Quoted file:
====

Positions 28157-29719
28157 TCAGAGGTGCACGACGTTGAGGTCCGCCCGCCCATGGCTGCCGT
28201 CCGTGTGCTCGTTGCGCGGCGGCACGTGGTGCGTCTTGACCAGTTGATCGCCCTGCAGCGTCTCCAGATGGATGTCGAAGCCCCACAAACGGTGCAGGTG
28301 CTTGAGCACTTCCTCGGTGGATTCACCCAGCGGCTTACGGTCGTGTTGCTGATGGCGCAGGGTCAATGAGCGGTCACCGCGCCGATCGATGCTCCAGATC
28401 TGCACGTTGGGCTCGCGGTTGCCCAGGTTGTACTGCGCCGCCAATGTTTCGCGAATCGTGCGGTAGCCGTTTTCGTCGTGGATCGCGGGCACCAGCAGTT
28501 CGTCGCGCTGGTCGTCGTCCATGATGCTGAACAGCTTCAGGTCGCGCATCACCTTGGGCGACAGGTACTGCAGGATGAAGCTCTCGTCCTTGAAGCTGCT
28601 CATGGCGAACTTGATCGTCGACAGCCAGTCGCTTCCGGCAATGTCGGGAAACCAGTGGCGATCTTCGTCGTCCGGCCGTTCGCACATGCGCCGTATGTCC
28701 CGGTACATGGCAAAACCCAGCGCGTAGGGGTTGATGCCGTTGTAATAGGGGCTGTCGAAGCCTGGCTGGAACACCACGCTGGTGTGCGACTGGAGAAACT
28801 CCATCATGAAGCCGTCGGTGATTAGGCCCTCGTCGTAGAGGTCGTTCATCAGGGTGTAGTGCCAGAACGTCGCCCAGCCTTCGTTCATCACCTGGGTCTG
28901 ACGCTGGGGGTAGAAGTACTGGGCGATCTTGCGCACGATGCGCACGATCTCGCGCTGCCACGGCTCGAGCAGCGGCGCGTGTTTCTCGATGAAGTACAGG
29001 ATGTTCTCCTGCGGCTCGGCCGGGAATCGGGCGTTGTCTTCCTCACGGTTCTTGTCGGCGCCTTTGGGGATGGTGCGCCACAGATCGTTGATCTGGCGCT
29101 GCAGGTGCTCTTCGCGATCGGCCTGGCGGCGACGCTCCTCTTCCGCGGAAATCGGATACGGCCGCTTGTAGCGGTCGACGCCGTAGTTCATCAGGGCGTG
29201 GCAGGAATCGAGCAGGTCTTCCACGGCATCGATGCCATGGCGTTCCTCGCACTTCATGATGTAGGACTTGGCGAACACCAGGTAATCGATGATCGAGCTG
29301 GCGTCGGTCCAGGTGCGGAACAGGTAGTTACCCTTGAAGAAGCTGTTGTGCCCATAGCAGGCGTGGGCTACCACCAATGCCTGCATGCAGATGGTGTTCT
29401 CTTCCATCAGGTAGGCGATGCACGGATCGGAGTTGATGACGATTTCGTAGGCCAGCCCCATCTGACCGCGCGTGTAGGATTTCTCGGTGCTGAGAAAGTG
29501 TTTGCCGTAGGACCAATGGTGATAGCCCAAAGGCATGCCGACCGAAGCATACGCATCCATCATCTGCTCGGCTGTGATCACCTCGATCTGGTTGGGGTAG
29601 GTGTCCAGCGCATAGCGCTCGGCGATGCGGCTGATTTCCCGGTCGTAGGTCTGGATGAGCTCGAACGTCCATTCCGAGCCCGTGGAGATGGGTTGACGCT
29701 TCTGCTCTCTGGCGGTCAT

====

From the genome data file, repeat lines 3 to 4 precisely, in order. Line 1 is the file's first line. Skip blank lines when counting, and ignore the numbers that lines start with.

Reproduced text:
28201 CCGTGTGCTCGTTGCGCGGCGGCACGTGGTGCGTCTTGACCAGTTGATCGCCCTGCAGCGTCTCCAGATGGATGTCGAAGCCCCACAAACGGTGCAGGTG
28301 CTTGAGCACTTCCTCGGTGGATTCACCCAGCGGCTTACGGTCGTGTTGCTGATGGCGCAGGGTCAATGAGCGGTCACCGCGCCGATCGATGCTCCAGATC